Thursday, February 26, 2009
Pre-Mardi Gras Weekend (Sat, Sun, Mon, Fat Tues), there were a handful of parades I attended. Krewe de Vieux in the French Quarter on Saturday, February 7, in throwback style with lots of costumed paraders on foot, smaller floats, and raunchy satire ("Stimulus Package," "Stocks and Bondage"), celebrated by me and Betsy and Ellis, as we indulged in our own shout-out to the past (passing around a flask of Taaka vodka and orange juice, sick, wandering the quarter feeling like we were stumbling around the set of a play); a couple laid-back uptown day parades on Sunday, February 15, lots of little kids and middle-aged ladies; Wednesday, February 18, my first uptown night parade, quiet but foreboding with the chilly breeze and sound of drums in the darkness; and finally, the highlight, Thursday, February 19's Muses! I left work early because we had no business and walked briskly from Prytania and Robert down to St. Charles and Jackson Ave.
From Jackson Ave. to Lee Circle, nine streets are named after each of the nine Greek Muses. My dad taught me an acryonym to remember them by: CUTECTEMP. Calliope, Urania, Terpsichore, Erato, Clio, Thalia, Euterpe, Melpomene, and Polymnia. In New Orleans, they're pronounced in goofy local versions, like CL10, Terp-si-chore, Call-i-ope, and Mel-po-mene. Muses the parade has an almost all-female crew, some of the most aesthetically-pleasing floats, extravagant throws, and eclectic array of entertainment. The Pussy-Footers, the Bearded Oysters, and the Camel-Toe Steppers were among the alternatives to high school dance teams. I really want to be a Camel-Toe Stepper, but apparently they are very elite and exclusive. Apparently they think they have better camel-toe than anybody else. Betsy and Jude were in the 9th Ward Marching Band; Betsy held the mallet to Jude's gong. Jude hit the gong once a fifteen minute song-cycle. Elvises on motor-scooters soliciting kisses on the cheek cracked me up. People on stilts, little boys on unicycles, and random walkers with butterfly wings made up the inter-float entertainment. The Hot Eight Brass Band and Johnny Sketch and the Dirty Notes performed, the former on foot, the latter on a float. Antoinette K-Doe rode in a giant red sparkly shoe, with her Ernie K-Doe doll; and she died the night before Mardi Gras Day, to spend an eternity in the Elysian Fields of Carnival. The Muses throws are girly and fantastic; they throw sparkly spangled life-size high-heeled shoes, necklaces with mini shoes, martini glasses, and lip-gloss. We were all reduced to little kids, whining for throws and getting pouty and competitive (Mel caught two shoes! That's so unfair! And she indiscriminately gave one away, meaning, she didn't give to me.) Muses is definitely one of my favorite parades, certainly one of the most dazzling and creative.
Friday, February 20, 2009
Thursday, February 19, 2009
I want all the music. Maybe I won't even listen to all of it. There will be duds but I will know they are duds. For the record, I'll have all the records. In an age when you can have it all, why suffer from anxiety about missing spaces in your Itunes library?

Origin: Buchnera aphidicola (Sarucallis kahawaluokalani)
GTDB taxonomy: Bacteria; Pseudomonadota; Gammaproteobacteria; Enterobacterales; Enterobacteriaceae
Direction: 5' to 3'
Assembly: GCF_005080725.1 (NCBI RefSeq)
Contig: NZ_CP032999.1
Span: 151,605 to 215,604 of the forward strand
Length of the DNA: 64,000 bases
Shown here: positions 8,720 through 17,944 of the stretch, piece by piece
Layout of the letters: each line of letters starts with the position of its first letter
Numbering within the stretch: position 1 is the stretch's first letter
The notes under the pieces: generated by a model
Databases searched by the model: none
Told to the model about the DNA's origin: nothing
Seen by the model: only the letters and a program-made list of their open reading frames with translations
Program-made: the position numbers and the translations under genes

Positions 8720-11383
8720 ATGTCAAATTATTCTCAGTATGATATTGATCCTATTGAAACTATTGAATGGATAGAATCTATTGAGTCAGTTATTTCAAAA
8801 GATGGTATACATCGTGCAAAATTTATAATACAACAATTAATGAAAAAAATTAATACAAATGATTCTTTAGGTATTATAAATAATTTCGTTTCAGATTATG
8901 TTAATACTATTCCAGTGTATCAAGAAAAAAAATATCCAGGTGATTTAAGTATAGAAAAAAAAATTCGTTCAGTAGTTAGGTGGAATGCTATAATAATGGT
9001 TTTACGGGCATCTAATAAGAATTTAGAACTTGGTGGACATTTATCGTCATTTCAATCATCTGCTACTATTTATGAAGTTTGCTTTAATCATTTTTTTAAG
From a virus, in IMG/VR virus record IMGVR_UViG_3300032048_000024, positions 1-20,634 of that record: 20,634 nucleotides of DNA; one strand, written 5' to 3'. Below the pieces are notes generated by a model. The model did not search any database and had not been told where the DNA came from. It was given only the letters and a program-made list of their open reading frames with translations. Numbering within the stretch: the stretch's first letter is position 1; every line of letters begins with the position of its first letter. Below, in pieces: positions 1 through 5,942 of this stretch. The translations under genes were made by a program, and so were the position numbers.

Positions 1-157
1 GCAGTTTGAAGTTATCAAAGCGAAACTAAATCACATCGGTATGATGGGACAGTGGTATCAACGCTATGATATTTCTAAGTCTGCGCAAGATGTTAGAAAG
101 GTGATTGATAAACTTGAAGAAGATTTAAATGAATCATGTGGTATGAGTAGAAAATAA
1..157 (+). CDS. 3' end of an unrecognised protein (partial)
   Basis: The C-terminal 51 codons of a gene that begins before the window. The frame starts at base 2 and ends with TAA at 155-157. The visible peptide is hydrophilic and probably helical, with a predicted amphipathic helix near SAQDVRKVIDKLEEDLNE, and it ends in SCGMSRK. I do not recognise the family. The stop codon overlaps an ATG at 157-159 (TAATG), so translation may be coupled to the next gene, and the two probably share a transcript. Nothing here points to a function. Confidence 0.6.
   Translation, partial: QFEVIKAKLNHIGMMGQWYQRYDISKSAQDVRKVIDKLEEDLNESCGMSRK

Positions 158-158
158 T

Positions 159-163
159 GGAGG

It's a masculine trait, really, the need to know all the stuff, boast the repertoire, whip out the goods, in case you were doubting. So as a female, maybe I feel the need even more, to compensate for my fickle, errant ways. Which aren't necessarily gendered, it's just that we are better at turning them into charming. Whimsical, and randomly-beckoned, I dream of Van Morrison but won't give Neil Young the time of day; Bjork is a goddess to me but I'd rather skip over Regina Specktor. The Band is my favorite four-some.
I like music the way I like people. Individuals who move me. I don't trust a "scene," and i don't like all the people at the party. This is why Pandora actually ruins music for me...
So who cares? I ain't no monkey but I know what i like. This music sounds like the way I want to be, and that doesn't.
The moral question for every woman or man: why encumber yourself with knowledge when you can more easily endear your freewheeling self? Is that choosing wisdom over knowledge, or the superficial over the real; or is it about knowing yourself, strengths and limitations? Being an artist over a scholar? So many dichotomies.
Well, this post sure went its own way...but I'm serious about them bit torrents...
Wednesday, February 18, 2009
I don't want to argue about the eminence of Neil Young. I know I'm a blogger and all, but this doesn't mean I know everything (I'm sorry to break it to you this way); a lot of the time, all I have is my opinion and the means to spin it. But since I have the floor here, let me say, replacing Aretha with Neil Young is like ravaging the garden of delight to clear space for a scare-crow. You can't argue with Aretha. All one has to do is say her (first) name, and everybody gets quiet. She's the embodiment of strong, reaching womanhood to Young's frail, lonesome ingenuousness.
Aretha reneged on her plan to perform this Jazz Fest because she's tired. Sometimes a matriarch has to hold her place and call the children to gather round.
Tuesday, February 17, 2009
Monday, February 16, 2009
I needed to buy this book, I realized, not because I'm really dying to hear these academics' perspectives, but because I need a dialogue about the show, whose heyday has long past. Last month I watched the last episode, rewinding about eight times to figure out what really happened to Tony, and then desperately searching on the Internet for commentary, even falling for Youtube videos titled "The Real Ending to the Sopranos," which reproduced the last six minutes or so of the series, but replaced the black-out with an image of Earth exploding in outer-space. The moral of the story is that I discovered criticism's real function: an extension of the joy of art itself, a way to postpone the end of the experience of reading or watching art.
And what of my catching on a little late to the phenomenon that is The Sopranos? In the age of Netflix, one wonders if there is any longer such a thing as a heyday, an event of its time, and if you can truly miss out. When I was eleven reading Jane Eyre, I was commended for my precocity; twenty-three, obsessing over The Sopranos nearly a decade after the show's pilot, am I viewed as someone who missed the boat? The reality is, nobody says nothing; instead, I am left alone in my room to watch the discs, one after the other as they arrive based on my contract with Netflix, the enabler.